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This Is Why We’re In A Recession, Part 104

, , , , , , | Right | September 13, 2021

I work for the call center of my local credit union.

Member: “I have a problem with your app. I’m trying to do a mobile deposit, and it’s not letting me do cash.”

Me: “That is correct?!”

Member: “Why isn’t it letting me deposit cash? I’m taking a picture of the front and back of the bills.”

Me: “Because it’s cash. We have no way to prove that you wouldn’t just spend that cash. You can take your deposit to an ATM, a branch, or a shared branch to make your deposit, but you can only deposit checks through the app.

Member: “I can’t make it to any of those places any time soon. What if I submit a video of me burning the cash after I do the deposit? That way you’ll know for sure I’m not trying to scam you!”

Related:
This Is Why We’re In A Recession, Part 103
This Is Why We’re In A Recession, Part 102
This Is Why We’re In A Recession, Part 101
This Is Why We’re In A Recession, Part 100
This Is Why We’re In A Recession, Part 99

Time To Memorize 10,000 Barcodes!

, , , | Right | September 12, 2021

I am a personal shopper at a major national supermarket chain. I have never worked in any other department of the store, nor have I been trained in how to do the jobs of other departments.

On slow days, I am sometimes asked to help out in other areas of the store, but that typically only involves stocking shelves with items that department’s staff has already pulled from the back. I don’t have to search for the items in the back myself. We do carry handheld computer devices that can scan barcodes to tell us the price, aisle location, and backroom location of products, but we have to have a physical product or price tag so we have a barcode to scan!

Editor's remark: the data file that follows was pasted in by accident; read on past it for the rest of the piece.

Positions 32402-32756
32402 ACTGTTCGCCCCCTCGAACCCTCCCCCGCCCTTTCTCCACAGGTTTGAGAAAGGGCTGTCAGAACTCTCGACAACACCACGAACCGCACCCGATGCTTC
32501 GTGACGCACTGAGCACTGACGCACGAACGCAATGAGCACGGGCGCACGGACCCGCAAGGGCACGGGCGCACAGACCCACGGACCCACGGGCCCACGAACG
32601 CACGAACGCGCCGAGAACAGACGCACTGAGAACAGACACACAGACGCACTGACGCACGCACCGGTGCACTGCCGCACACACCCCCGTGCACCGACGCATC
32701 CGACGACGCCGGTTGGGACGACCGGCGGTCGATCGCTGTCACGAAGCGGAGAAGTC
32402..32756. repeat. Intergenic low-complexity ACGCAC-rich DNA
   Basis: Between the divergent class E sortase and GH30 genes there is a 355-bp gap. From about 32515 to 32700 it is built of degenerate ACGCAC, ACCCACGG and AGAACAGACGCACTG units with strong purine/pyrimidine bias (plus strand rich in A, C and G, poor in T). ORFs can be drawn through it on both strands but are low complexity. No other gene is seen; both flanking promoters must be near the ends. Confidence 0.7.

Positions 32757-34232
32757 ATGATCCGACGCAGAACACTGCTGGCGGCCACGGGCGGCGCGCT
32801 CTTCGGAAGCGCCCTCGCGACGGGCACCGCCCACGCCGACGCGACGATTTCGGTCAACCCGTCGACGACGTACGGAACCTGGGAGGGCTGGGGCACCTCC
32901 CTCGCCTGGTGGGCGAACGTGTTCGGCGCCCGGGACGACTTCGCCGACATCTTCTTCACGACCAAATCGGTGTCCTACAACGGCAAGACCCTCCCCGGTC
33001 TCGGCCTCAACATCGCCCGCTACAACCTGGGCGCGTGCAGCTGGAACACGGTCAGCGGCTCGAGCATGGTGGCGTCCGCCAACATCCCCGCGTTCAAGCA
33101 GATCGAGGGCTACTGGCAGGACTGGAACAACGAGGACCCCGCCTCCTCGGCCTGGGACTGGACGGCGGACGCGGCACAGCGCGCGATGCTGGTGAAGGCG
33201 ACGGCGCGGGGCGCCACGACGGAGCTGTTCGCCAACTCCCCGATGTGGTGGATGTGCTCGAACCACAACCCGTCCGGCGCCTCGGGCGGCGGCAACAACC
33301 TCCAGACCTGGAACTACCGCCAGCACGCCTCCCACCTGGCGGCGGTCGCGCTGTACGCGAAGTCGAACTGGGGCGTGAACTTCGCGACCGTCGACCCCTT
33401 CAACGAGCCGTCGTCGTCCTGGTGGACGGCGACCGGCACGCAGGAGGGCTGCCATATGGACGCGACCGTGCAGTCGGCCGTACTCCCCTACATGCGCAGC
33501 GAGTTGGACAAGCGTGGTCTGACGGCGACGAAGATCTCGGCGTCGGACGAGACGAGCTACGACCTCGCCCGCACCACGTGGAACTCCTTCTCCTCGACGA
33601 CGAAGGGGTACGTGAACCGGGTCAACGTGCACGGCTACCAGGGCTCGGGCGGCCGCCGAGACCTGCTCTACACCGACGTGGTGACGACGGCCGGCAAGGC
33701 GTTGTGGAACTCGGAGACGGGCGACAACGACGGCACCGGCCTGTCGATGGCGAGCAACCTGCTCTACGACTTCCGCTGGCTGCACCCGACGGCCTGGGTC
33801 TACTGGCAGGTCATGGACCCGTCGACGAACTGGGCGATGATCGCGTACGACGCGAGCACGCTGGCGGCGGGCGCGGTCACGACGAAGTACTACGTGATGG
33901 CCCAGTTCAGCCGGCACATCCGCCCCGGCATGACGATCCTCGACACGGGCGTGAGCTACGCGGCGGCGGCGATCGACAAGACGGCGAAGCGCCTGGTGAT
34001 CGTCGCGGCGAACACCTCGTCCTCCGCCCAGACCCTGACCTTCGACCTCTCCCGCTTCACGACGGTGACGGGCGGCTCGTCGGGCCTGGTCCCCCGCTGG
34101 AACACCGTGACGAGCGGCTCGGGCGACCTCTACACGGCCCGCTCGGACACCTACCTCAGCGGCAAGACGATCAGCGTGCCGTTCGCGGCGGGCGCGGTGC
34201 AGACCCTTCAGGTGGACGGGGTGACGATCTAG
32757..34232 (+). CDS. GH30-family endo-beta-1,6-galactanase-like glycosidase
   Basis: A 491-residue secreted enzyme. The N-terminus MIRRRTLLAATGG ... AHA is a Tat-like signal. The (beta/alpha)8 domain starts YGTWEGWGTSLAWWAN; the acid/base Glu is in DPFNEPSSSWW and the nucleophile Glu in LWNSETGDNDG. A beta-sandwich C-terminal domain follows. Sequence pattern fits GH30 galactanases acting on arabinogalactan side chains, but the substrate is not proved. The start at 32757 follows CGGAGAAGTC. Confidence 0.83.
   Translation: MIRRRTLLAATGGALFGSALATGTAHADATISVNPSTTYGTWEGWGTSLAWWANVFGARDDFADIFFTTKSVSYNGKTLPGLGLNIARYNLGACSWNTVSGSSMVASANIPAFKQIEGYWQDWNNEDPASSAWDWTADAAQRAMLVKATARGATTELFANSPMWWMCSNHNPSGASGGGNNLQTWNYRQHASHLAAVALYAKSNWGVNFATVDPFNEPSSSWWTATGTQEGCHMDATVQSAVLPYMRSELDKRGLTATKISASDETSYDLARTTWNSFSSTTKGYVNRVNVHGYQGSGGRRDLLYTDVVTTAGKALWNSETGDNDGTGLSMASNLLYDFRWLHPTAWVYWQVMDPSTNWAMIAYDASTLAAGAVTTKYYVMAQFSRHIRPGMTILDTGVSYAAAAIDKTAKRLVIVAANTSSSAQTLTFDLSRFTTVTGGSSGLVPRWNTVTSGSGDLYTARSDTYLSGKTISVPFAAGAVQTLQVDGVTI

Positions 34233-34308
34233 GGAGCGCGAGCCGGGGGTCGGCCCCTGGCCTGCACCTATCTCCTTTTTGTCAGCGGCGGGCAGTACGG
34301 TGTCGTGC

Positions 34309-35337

I am heading over to Lawn and Garden to assist with stocking when a customer flags me over to an aisle of kitchen appliances.

Customer: “Can you check some prices for me?”

Me: “Sure!”

The customer points at three display models of air fryers.

Customer: “I’d like to know the prices of these.”

I look at the shelves below and find boxes for two out of the three air fryers. The boxes are so large they hang over the edge of the shelf, hiding the price tag underneath. All I have to do is lift the boxes up and read the prices for these two.

Me: “The larger one is $119 and the smaller one is $79.”

Customer: “And what about the third one?”

I look on each shelf. The third air fryer is not on any of them. I quickly search the entire aisle to see if it was stocked in the wrong place. Nope. I look for a price tag for it, but none of the stickers on the shelves match the display model. I even check the top-stock shelf on top. The air fryer is not there. There is no barcode on the display model’s description placard either. There is nothing for me to scan to determine the price.

Me: “I’m sorry, ma’am, I don’t think I can price-check this one for you. It seems like this air fryer wasn’t stocked.”

Customer: “Can’t you just go get one out of the back? I really want to know the price of this one.”

Me: “The app I use to do price-checks is the same one that tells me where in the back it is. Without a barcode to scan, I won’t be able to find it.”

Customer: “You don’t just know where in the back it is?”

Me: “I don’t actually work in this department, so no, I do not know where in the back kitchen appliances are kept.”

Customer: “Is there an employee who does work in this department?”

Me: “Only one was scheduled for today, but unfortunately, she went home sick.”